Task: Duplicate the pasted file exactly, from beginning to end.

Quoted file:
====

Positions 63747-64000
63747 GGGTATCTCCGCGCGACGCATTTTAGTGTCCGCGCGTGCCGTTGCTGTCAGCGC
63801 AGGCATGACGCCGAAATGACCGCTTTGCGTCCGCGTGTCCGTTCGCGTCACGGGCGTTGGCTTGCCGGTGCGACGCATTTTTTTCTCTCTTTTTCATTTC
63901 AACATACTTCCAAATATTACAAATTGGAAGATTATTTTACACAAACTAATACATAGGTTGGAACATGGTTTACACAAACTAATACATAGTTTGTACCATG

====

Positions 63747-64000
63747 GGGTATCTCCGCGCGACGCATTTTAGTGTCCGCGCGTGCCGTTGCTGTCAGCGC
63801 AGGCATGACGCCGAAATGACCGCTTTGCGTCCGCGTGTCCGTTCGCGTCACGGGCGTTGGCTTGCCGGTGCGACGCATTTTTTTCTCTCTTTTTCATTTC
63901 AACATACTTCCAAATATTACAAATTGGAAGATTATTTTACACAAACTAATACATAGGTTGGAACATGGTTTACACAAACTAATACATAGTTTGTACCATG